Del Mastro challenged that: “The Liberal Party must reveal the full extent of its cooperation with the taxpayer-financed CBC…and…must explain why they’re the only organization denying the collusion allegations.”
That brouhaha arose when a former Liberal MP turned Québec radio correspondent Jean Lapierre accused federal Liberal MPs on the House of Commons’ ethics committee of cribbing their questions directly from the CBC.
The CBC was also fingered during the 2004 election for purportedly stacking its homey on-air “town hall” election meetings with anti-Tory audience members.
But even in its ‘non-political’ programming, the CBC has faced accusations of slanting its content to the “left”.
When its flagship science and nature documentary series The Nature of Things-hosted by longhair David Suzuki-broadcast a program critical of the environmental record of the Canadian forestry industry, the Canadian Imperial Bank of Commerce organized an advertising boycott against the CBC. The program in question, “Voices in the Forest,” garnered an award at the 1992 American Film & Video Festival.
The bias accusers were no doubt emboldened and enabled when in 1991, the government of Brian Mulroney appointed his friend Toronto economist John Crispo to the CBC’s board of directors. The unflappable prof immediately endeared himself to Corp critics when he blanketly described it as “pinko”.
Wikipedia adds heading “Allegations of left-wing media bias”
In cyberspace as well, there seems to be an intractable and relentless campaign in gear to tag CBC news with the stain of biased coverage. And the timing of those murmurings in the internet realms are sometimes by happy coincidence in seeming lock-step with the media-orchestrated (ironic reference) splashes which are reiterated in the corporate news media.
For example, the venerable public online information website, Wikipedia, maintains a thorough if compendious page on the Canadian Broadcasting Corporation. From its initial appearance in 2007 until May 12th, 2010–last week when Mr. Lacroix was appearing in front of Sen. Finley and company–the page remained conspicuously devoid of reference to any issue of bias or slant by the CBC.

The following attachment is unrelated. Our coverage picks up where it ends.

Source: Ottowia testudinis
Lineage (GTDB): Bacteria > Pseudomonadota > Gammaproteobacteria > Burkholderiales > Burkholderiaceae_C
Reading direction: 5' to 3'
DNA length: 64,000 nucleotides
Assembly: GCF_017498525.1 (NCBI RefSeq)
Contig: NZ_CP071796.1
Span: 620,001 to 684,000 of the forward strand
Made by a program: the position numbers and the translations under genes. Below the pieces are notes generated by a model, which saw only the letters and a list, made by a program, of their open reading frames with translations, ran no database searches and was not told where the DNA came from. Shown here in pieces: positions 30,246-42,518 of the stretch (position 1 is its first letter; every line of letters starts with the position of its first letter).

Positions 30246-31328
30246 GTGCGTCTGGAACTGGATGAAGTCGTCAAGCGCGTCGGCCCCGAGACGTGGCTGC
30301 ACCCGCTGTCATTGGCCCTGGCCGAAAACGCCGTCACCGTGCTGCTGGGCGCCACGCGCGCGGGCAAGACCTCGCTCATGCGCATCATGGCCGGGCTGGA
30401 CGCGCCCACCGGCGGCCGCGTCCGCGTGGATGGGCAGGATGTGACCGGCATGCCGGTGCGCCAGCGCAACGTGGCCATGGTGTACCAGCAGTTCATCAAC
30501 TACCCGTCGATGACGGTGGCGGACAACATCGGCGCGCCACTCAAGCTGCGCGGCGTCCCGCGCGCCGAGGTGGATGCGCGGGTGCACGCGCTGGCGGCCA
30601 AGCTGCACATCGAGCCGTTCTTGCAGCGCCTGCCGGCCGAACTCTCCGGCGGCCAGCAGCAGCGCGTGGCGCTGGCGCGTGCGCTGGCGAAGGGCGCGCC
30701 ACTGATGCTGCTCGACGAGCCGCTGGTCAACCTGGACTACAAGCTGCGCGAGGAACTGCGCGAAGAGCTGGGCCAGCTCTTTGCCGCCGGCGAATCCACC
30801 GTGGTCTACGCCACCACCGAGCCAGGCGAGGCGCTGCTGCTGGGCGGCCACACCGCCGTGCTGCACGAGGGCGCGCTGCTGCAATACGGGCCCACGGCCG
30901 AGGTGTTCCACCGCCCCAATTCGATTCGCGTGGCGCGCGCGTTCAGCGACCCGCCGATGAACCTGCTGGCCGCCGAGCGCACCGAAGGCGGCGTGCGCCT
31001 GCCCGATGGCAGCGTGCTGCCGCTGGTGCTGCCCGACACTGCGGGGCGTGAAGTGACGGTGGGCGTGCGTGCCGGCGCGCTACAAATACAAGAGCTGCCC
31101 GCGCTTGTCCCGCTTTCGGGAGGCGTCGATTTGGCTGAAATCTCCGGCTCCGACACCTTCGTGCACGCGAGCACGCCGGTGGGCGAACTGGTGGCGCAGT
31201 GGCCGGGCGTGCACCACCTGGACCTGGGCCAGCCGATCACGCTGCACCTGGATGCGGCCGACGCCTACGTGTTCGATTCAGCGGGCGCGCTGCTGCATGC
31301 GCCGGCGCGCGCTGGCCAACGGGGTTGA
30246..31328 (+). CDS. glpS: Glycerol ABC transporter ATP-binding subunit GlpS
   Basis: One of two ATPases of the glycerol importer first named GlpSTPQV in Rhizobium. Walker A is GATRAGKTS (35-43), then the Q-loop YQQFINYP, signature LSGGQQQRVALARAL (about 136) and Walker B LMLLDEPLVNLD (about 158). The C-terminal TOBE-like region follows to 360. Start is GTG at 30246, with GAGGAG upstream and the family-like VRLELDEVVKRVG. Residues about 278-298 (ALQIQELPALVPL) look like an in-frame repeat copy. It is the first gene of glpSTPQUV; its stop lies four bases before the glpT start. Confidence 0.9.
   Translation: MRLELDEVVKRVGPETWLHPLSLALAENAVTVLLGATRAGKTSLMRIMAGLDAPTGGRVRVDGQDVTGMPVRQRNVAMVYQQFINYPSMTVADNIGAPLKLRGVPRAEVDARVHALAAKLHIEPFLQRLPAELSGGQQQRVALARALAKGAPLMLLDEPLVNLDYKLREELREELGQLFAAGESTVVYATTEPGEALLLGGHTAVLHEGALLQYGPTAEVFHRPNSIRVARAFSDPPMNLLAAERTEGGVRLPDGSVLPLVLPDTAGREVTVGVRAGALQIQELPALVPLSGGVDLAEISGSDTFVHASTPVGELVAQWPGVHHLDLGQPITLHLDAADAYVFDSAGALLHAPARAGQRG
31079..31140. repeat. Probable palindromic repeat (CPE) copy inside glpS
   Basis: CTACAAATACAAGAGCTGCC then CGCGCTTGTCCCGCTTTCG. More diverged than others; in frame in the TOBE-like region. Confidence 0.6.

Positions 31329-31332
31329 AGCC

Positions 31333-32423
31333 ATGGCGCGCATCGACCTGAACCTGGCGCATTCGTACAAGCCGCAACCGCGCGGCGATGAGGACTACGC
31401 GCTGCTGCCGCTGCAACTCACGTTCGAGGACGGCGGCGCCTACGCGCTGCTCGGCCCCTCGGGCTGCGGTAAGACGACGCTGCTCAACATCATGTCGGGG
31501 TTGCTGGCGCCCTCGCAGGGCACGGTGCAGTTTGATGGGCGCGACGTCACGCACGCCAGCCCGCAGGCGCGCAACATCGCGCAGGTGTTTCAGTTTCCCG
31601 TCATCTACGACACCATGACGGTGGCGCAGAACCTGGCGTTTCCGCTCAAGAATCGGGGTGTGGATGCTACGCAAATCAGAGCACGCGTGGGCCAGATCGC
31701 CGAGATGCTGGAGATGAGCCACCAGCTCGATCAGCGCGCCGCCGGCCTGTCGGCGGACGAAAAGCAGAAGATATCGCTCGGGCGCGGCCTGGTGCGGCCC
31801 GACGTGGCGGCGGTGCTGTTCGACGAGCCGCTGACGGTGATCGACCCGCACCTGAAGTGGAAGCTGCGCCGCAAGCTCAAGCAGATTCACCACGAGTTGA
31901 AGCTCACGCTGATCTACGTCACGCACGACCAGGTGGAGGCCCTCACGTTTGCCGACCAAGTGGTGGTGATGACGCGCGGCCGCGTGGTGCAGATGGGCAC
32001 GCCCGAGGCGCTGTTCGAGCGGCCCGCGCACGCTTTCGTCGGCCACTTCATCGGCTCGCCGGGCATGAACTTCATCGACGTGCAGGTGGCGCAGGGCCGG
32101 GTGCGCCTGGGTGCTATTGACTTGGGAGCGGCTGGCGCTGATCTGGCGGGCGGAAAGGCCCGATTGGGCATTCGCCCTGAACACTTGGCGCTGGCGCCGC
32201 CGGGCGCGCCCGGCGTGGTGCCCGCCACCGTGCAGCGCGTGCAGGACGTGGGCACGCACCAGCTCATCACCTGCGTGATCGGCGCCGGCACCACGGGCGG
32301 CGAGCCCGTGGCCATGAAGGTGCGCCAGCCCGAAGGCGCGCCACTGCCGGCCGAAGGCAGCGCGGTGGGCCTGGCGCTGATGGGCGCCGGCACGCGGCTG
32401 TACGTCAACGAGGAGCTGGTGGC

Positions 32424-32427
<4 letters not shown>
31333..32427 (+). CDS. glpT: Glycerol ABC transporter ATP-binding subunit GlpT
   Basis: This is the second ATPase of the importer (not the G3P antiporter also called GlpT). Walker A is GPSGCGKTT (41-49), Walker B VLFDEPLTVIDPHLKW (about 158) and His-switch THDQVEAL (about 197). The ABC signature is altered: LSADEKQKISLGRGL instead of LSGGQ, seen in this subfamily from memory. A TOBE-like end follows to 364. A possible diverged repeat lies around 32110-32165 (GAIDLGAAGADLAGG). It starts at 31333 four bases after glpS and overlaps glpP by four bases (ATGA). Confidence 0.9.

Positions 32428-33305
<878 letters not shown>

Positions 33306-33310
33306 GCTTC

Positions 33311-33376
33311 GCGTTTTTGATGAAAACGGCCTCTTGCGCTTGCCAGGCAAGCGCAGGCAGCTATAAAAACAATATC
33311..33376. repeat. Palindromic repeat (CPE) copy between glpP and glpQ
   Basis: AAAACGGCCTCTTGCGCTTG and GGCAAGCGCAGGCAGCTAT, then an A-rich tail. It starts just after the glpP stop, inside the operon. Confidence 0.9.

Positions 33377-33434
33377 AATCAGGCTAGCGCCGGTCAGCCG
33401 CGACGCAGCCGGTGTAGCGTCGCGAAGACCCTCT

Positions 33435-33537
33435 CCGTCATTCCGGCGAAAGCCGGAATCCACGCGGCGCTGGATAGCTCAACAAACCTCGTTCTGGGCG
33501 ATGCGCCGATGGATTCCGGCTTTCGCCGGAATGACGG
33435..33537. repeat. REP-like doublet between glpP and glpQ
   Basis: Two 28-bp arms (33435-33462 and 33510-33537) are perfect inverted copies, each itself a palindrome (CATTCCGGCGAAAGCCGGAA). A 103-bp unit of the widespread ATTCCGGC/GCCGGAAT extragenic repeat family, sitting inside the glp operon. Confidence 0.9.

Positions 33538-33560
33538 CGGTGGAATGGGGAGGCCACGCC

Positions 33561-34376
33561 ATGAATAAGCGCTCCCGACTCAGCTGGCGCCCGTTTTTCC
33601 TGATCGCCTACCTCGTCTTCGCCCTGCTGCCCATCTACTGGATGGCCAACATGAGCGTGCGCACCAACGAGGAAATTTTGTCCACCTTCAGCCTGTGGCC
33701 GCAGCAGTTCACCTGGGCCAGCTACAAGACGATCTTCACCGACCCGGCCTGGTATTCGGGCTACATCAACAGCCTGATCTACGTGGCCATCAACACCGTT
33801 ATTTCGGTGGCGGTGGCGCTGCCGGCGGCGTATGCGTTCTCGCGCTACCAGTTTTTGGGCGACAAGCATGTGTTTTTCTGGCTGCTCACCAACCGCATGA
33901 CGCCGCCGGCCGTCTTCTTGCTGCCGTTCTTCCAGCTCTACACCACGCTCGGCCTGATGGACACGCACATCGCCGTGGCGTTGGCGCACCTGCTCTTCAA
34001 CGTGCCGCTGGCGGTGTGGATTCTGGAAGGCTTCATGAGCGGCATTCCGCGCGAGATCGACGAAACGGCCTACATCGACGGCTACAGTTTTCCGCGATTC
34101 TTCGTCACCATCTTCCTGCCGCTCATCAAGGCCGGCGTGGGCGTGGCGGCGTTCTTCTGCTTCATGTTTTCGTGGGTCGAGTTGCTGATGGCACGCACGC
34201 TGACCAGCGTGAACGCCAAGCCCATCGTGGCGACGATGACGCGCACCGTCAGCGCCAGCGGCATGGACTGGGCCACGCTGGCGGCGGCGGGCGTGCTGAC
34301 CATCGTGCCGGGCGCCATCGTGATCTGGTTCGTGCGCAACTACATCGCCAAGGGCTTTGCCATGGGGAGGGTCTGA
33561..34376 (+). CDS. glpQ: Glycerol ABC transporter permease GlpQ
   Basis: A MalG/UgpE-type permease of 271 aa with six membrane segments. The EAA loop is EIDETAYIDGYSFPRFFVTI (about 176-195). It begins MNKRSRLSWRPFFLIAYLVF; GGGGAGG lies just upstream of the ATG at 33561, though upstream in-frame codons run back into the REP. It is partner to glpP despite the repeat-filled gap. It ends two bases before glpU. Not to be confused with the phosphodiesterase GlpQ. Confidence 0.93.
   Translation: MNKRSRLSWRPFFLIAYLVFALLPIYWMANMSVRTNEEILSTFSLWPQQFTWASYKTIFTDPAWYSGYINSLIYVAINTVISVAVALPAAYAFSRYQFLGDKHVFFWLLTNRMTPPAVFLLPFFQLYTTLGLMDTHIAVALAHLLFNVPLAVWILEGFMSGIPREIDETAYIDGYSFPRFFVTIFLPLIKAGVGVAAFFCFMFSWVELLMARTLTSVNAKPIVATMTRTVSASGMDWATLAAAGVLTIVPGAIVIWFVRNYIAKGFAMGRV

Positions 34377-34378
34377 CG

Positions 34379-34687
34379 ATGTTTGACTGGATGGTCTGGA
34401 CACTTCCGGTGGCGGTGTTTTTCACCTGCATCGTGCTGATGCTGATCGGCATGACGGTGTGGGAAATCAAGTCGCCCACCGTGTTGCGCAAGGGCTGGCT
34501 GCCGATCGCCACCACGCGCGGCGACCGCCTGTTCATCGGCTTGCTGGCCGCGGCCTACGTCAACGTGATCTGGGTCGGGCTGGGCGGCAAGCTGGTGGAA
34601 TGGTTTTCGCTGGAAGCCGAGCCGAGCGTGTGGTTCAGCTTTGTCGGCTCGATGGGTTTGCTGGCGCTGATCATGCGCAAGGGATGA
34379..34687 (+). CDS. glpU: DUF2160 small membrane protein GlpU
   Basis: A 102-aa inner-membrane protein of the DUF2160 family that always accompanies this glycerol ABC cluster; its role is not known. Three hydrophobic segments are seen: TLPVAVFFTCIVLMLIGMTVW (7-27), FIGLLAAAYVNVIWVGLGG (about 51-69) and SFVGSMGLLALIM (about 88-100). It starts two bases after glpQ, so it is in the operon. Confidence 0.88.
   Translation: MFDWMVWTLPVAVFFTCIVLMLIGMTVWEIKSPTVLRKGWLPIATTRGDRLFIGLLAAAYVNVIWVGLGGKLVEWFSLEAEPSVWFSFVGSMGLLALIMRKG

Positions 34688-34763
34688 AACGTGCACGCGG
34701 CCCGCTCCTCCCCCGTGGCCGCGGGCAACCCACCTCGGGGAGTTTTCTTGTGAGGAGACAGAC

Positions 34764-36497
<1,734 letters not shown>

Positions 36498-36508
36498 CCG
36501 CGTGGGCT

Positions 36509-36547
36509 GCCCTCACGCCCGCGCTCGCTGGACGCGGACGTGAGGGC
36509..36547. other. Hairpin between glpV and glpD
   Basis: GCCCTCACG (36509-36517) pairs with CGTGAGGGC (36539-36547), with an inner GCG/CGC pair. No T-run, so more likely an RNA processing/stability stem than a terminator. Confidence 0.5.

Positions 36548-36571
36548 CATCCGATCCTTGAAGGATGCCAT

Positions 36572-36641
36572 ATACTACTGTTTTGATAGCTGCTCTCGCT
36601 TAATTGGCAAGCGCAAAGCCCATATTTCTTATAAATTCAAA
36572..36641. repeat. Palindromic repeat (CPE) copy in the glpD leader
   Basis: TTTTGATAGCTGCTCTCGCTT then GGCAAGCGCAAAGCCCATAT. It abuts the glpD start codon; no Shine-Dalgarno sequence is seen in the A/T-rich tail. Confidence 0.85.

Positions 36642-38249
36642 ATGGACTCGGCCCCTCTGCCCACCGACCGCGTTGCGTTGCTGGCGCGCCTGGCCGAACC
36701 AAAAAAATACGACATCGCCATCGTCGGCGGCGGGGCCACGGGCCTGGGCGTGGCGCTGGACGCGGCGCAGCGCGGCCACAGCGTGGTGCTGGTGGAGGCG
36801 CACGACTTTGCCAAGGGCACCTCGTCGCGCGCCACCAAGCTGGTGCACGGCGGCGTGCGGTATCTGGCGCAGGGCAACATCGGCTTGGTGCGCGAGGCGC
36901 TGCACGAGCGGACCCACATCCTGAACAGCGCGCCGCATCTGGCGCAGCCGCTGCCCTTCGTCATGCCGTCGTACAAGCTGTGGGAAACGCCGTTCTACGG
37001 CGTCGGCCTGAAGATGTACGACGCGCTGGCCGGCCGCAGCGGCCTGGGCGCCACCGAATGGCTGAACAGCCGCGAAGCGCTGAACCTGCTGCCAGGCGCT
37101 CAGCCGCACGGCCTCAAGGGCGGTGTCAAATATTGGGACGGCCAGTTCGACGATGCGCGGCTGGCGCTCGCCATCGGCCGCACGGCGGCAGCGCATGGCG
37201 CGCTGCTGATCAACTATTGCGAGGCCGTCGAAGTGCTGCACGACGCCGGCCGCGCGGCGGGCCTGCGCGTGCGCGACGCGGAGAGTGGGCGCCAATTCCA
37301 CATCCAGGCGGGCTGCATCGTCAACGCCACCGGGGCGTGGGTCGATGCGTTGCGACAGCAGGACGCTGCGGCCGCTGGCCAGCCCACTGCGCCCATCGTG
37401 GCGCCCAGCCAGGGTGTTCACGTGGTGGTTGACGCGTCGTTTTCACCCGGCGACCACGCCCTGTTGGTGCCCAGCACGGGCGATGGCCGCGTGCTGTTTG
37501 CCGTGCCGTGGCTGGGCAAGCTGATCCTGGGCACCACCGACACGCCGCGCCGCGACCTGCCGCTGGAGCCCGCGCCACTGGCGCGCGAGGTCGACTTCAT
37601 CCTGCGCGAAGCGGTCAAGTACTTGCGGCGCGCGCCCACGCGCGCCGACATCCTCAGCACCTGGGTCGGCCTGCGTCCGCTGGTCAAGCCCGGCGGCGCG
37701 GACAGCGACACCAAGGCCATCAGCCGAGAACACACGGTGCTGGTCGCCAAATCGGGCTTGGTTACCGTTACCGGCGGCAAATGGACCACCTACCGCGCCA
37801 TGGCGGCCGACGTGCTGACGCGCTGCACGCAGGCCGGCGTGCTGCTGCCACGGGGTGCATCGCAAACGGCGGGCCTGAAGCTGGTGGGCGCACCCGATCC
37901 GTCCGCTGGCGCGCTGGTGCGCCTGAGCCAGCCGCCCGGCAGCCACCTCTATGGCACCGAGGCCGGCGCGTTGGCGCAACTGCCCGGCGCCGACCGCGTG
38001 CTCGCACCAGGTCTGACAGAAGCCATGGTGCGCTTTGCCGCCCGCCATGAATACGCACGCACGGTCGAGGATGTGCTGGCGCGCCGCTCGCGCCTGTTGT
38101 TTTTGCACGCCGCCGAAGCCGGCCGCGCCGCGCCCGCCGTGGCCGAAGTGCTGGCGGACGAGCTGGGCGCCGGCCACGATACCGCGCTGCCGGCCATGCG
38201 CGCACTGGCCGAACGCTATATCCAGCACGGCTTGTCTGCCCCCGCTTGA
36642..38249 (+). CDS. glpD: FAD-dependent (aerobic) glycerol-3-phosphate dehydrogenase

Yet on May 16th, 2010–yesterday, in fact–a new section had been added to the Wiki blurb coincidentally entitled “Accusations of Left-Wing Bias”. By referring to the linked editing logs that Wiki provides to allow scrupulous transparency in how its content is shaped and changed over time, one can compare that timely and critical revision to CBC wiki as amended on May 16th, 2010 with the Wiki version that previously existed.
When LOON did an “arinwhereis” search to determine the originating IP address for the source of those critical revisions, it returned to a Saskatchewan Telecommunications (SaskTel) Wide Area Network.
CBC Meteorologist Claire Martin: Anti-Tory Fifth Columnist
To really appreciate the bias against the CBC of the camp perenially accusing bias one has to go, alas, to Youtube. For there and only there will the truth about the insidious fifth column of pro-Liberal, anti-Tory Canadian broadcasting commissars be revealed in all of its stark horror.
LOON has learned by looking at a Youtube video that, according to Privatize the CBC, a private lobby group with its own Facebook page (go figure) but a disappointingly predictable agenda, the CBC’s seemingly friendly, albeit Aussie-sounding weather forecaster, Claire Martin, may have used her position as a prognosticator of rain, snow and sleet, and the occasional freezing rain shower to “get her digs in on the Conservative Party plan to tax Income Trusts instead of letting corporations pilfer the public purse under the Liberal plan to keep them as tax shelters.”
Ms. Martin, who regular viewers of CBC television can view exchanging pleasantries with Peter Mansbridge and Wendy Mesley on a regular basis, remains cool to any suggestions that she is sending rain clouds or worse in the direction of the Prime Minister’s Office on the east block of Parliament Hill in Ottawa.
If the CBC president is serious about ferreting out ideological corruption and “political correctness” at the nation’s national broadcaster, we feel that is indeed incumbent upon Mr. Lacroix to demonstrate his commitment to that goal. If he is going to appoint an investigator with “outside interests”–biking, running, white water rafting, come to mind–then we nominate an independent weatherperson with no links hyper or otherwise to Ms. Martin and her prejudiced CBC cronies: Julie Emond of Météomédia.
Unlike a majority of Tory (and Liberal) senators and MPs, Ms. Emond is professional, economical and efficient when she speaks to the camera, sparing with hyperbole (except in cases of extreme weather patterns), and projects a warm and friendly public persona.